Given my limitations, libraries I have actually used: started with GPO, went on to EWQLSO Gold and then Platinum, on to VSL's SE, and then to some of their full libraries, along with continuing to use SE. GPO is straight entry level, and a bargain at its price point, but was entry level quality. In the end, I did not like the strings of EWQLSO: ranges of some were limited, and the sample sound ranged from good to synth-like depending on how I used them. I also strongly disliked the baked-in reverb of EWQLSO Gold - way too much for chamber music. Platinum was somewhat better in terms of reverb, as it had the close microphones as an option. VSL's samples worked for me over a much broader range of compositions.

To reiterate: the advantage of VSL's SE: gets one in the VSL door for moderate funds, provides the "core" of the VSL sound, at least some discounts on future upgrades, the quality of their software, and very moderate computer requirements. The SE 1, 1 Plus, 2 and 2 Plus libraries can easily be loaded into 8 gigs of RAM, and could be successfully run on the old Intel Q9550 processor. With the MIR X plugin, and VE Pro, you would need at least some form of i7, and the minimum spec (not recommended) for MIR Pro is an i7 920.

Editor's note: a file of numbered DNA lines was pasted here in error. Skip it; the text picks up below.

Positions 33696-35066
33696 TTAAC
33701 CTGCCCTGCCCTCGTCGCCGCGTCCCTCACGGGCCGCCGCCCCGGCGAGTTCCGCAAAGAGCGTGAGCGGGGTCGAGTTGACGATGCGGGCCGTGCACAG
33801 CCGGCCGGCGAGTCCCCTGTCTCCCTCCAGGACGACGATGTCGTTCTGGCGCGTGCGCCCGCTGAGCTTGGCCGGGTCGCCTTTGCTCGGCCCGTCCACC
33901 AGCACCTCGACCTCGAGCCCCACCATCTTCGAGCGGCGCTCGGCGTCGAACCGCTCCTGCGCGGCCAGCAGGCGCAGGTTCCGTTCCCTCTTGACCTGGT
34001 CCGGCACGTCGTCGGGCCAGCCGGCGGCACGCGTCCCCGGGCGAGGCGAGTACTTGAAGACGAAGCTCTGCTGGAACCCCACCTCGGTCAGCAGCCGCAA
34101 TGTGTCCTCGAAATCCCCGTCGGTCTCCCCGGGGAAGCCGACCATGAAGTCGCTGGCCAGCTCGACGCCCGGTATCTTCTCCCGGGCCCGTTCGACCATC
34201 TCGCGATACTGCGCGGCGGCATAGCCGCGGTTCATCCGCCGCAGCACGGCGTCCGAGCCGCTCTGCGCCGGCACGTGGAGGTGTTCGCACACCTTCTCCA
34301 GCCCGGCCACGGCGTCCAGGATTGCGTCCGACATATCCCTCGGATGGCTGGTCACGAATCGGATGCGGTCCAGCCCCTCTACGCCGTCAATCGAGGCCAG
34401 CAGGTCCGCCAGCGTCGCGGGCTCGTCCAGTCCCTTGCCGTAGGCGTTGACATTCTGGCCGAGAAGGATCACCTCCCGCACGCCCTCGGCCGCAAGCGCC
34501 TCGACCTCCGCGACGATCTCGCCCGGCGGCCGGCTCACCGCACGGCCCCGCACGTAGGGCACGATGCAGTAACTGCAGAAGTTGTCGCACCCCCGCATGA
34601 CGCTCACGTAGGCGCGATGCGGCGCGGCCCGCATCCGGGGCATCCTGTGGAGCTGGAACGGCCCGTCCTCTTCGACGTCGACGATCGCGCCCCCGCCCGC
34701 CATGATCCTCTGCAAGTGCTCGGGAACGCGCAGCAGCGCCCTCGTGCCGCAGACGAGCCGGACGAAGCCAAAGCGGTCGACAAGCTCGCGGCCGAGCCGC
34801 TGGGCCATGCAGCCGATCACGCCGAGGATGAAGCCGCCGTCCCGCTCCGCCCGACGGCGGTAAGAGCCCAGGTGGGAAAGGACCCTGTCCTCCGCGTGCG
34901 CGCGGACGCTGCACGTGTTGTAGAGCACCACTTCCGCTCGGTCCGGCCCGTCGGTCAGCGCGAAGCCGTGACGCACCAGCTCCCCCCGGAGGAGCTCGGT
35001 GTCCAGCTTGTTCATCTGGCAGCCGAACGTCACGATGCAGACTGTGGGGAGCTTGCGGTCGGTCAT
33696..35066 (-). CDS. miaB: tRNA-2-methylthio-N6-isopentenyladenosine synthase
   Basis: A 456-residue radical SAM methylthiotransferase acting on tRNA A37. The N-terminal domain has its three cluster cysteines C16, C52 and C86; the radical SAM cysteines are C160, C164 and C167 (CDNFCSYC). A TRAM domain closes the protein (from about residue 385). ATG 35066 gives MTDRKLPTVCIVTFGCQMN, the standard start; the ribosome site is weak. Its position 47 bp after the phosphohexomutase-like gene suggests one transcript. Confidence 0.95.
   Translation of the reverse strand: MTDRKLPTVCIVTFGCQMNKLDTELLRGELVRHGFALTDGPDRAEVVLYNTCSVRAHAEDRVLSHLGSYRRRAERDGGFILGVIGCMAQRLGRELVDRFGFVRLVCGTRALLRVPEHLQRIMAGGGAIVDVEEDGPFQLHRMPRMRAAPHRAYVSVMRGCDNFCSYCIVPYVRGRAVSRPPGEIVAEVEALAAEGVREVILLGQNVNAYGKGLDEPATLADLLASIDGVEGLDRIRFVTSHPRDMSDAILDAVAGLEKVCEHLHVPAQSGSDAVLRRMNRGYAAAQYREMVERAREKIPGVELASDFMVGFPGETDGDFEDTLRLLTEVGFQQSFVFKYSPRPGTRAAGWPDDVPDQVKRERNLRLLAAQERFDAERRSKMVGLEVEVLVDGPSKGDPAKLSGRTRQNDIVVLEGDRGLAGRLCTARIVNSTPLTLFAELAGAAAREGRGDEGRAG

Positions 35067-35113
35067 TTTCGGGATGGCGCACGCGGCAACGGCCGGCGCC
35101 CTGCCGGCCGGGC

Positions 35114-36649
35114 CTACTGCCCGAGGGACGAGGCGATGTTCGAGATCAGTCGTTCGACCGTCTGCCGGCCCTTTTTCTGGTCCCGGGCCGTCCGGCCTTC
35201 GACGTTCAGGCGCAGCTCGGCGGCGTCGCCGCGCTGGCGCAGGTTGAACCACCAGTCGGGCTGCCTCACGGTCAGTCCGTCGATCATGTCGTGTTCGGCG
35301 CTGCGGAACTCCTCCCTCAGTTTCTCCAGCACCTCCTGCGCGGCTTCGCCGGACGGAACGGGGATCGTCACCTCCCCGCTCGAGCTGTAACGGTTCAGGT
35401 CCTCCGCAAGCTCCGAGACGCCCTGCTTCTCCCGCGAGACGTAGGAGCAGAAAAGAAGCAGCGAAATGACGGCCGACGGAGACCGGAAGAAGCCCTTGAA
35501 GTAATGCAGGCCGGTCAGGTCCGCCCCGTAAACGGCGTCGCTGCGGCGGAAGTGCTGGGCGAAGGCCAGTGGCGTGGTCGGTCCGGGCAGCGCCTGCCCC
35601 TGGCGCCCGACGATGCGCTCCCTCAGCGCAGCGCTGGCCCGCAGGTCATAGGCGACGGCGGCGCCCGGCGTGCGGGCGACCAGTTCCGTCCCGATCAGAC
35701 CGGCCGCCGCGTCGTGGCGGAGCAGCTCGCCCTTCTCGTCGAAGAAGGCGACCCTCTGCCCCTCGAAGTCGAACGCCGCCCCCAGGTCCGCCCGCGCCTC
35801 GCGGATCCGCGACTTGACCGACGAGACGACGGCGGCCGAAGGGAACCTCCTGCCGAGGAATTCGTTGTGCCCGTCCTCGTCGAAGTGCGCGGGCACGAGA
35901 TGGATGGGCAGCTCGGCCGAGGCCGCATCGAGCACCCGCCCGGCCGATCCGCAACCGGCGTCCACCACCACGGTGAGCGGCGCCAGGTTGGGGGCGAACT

Anyway, hope some of this helps. Putting together a serious orchestral computer, running high-end samples costs a good chunk of money. OTOH, when you consider the costs of actually renting a symphony orchestra to play and record a piece of music, the costs look much more reasonable.
Old 19th January 2015
  #38
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I'd add to consider a daw farm and VEPro. Depending on how extensive the op eventually goes.
Old 19th January 2015